A rare tip-jet driven helicopter, the Fairey Ultra Light first flown 65 years ago and later scrapped for spares recovery, has just completed a 10 year restoration programme at the hands of a volunteer team at The Helicopter Museum. The cabin of the two-seat helicopter had been rescued from a farm near Harlow in Essex by the museum founder Elfan Ap Rees in 1977, who spent several years tracing and acquiring missing parts, including the tail boom, engine and rotor blades, before eventually transferring ownership to the museum to enable a grant aid application to be pursued to remanufacture broken glazings and other components.
Moved into the museum workshop in 2010 for a team to complete the rebuild, the helicopter finally was completed on 9th July and placed on permanent display a week later. Following completion of the project, Mr Ap Rees said “Grateful thanks go especially to volunteers Mike Lait, Roger Cowie, Geoff Warner, Tibor Erdetz and John Derrick who put in many man hours to see the project through, to the Midland Air Museum for facilitating access to an original Fairey Ultra Light rotor head for copying, to the Apprentice School at Vector Aerospace, Fleetlands who remanufactured a replacement tail unit, and to the Science Museum PRISM Fund for a grant to cover the manufacture of new glazings and sundry smaller items to complete restoration”.
Historical Notes: First flown as serial XJ928 (second prototype) 20th March 1956 but grounded 21 June 1956 for substantial modifications including new hydraulic cyclic pitch controls and a new rotorhead to replace the original overhead hanging cyclic stick and tilting head. Purchased by Fairey and civil registered G-AOUJ, the aircraft was reflown on 1 September 1957 and flown to the SBAC Farnborough Air Show the following day for daily demonstration flights. After 12 months spent carrying out training and familiarisation flying, based at White Waltham airfield, Berkshire the helicopter re-appeared at the SBAC Show in September 1958 in Royal Navy colours, flying daily from the bed of a moving truck with just 8cm clear on each side and climbing vertically at 3,000ft per minute to demonstrate its tip-jet performance.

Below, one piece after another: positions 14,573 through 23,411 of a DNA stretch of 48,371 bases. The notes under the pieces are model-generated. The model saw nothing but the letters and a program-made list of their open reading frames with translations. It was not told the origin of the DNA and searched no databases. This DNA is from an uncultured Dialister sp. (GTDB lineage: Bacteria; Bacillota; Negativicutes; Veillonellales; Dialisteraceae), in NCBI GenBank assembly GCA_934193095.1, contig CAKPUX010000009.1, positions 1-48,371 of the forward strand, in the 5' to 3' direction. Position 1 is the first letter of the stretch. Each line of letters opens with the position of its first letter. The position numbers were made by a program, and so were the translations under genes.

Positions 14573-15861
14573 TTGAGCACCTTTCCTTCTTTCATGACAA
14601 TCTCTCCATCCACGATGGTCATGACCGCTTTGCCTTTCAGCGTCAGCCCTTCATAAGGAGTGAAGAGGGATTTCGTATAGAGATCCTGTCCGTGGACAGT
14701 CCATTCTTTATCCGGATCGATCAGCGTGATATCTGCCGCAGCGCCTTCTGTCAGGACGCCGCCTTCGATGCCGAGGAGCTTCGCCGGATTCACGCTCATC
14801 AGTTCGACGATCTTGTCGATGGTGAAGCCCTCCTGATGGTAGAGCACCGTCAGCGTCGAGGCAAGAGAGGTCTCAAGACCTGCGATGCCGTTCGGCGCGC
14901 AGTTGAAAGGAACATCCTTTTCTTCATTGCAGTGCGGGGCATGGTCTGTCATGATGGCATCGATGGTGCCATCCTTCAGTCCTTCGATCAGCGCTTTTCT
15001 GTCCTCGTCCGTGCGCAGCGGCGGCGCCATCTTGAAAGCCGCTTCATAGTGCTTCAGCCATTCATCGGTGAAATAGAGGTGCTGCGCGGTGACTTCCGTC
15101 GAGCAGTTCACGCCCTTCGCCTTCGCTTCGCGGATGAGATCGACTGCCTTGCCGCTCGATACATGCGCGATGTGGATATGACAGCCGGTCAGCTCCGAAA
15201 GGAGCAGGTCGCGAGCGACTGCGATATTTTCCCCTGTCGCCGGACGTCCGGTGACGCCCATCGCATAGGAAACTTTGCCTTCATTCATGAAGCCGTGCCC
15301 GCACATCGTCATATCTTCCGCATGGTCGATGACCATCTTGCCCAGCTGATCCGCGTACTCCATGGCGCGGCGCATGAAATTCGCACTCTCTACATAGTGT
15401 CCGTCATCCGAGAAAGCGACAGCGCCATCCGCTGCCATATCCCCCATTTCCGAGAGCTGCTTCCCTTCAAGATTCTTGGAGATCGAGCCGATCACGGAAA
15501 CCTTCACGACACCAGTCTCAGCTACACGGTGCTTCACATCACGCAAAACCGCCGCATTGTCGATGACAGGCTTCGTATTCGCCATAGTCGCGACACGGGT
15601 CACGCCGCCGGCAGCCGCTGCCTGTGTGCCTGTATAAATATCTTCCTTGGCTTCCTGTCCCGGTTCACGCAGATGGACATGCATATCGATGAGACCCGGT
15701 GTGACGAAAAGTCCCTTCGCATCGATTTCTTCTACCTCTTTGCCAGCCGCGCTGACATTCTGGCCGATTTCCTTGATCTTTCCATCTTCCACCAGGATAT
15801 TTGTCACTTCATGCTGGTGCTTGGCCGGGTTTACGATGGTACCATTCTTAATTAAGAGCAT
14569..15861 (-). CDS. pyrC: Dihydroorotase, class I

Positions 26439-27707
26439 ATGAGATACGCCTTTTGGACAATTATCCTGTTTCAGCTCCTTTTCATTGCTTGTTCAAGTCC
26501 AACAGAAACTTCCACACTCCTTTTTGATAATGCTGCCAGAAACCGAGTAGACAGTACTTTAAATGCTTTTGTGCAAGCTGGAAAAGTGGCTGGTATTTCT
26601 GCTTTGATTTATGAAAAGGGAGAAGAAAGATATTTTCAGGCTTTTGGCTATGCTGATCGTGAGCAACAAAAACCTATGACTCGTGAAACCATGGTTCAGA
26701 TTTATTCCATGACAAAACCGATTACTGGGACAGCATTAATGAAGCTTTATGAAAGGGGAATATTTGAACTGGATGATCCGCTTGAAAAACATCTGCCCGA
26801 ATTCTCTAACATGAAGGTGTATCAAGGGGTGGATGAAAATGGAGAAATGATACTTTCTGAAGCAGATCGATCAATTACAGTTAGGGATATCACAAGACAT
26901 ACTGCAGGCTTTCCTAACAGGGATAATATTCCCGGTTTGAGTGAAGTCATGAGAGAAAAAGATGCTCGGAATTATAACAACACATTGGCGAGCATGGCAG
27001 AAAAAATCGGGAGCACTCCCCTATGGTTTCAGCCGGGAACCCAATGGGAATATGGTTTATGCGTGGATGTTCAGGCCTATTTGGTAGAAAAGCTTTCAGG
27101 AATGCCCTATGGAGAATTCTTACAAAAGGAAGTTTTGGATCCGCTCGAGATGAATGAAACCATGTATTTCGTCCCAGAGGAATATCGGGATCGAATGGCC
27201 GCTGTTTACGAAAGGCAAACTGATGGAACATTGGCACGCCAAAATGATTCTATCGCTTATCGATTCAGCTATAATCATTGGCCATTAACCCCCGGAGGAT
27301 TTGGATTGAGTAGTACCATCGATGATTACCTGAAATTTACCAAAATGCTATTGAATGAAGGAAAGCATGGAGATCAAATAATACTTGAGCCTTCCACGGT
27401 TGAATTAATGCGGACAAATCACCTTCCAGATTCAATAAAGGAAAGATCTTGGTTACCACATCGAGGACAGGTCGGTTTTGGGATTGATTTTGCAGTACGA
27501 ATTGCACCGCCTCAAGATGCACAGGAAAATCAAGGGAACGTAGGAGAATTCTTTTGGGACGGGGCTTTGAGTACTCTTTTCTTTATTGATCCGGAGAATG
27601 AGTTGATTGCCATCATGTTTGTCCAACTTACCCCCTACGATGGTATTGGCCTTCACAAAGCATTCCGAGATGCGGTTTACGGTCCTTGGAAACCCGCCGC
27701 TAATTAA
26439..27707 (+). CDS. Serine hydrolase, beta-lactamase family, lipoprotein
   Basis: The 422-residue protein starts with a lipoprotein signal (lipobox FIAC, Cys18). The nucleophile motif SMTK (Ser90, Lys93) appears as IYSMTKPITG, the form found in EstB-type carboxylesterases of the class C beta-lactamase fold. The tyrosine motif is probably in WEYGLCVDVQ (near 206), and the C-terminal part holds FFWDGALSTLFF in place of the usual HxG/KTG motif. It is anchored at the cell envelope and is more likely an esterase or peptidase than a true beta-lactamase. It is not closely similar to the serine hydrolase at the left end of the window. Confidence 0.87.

A month later, in early October, G-AOUJ carried out a demonstration at Aldershot for the Royal Army Medical Corps, with a modified nose section incorporating a hinged port section with an extension to facilitate the carrying of a single casualty on a field stretcher. The pilot was Peter Twiss, who joined Ron Gellatly and John Morton to demonstrate the Ultra Light’s virtues. Later in October the helicopter, accompanied by John Morton, was shipped to Canada for cold weather trials and demonstrations to Canadian officials at the Ottowa Proving Grounds and Camp Borden, before being relocated in late November to Halifax, Nova Scotia and HMCS Shearwater for demonstrations to the Royal Canadian Navy.
The last flight there took place on 9th December but the Navy decided the aircraft was too small for practical operations and the Canadian Army also felt the limited endurance made it of little use in such a large country. These views echoed the concerns of the British military and, although G-AOUJ was shipped back to the UK, it was not flown again and was abandoned after completing a grand total of just 75 flight hours. Whilst the British Army and Royal Navy upscaled instead to the Scout and Wasp helicopters (ironically produced at the Fairey Aviation Hayes factory following its takeover by Westland in 1960), G-AOUJ was cannibalised to provide parts for an Ultra Light test rig at the Royal Aircraft Establishment at Thurleigh, Bedford and the stripped cabin, section sold for scrap. It was rescued at the last minute by enthusiast Peter Swettenham, who took it to the farm in Essex where it was later re-discovered and acquired by Elfan Ap Rees a decade or so later for eventual resurrection.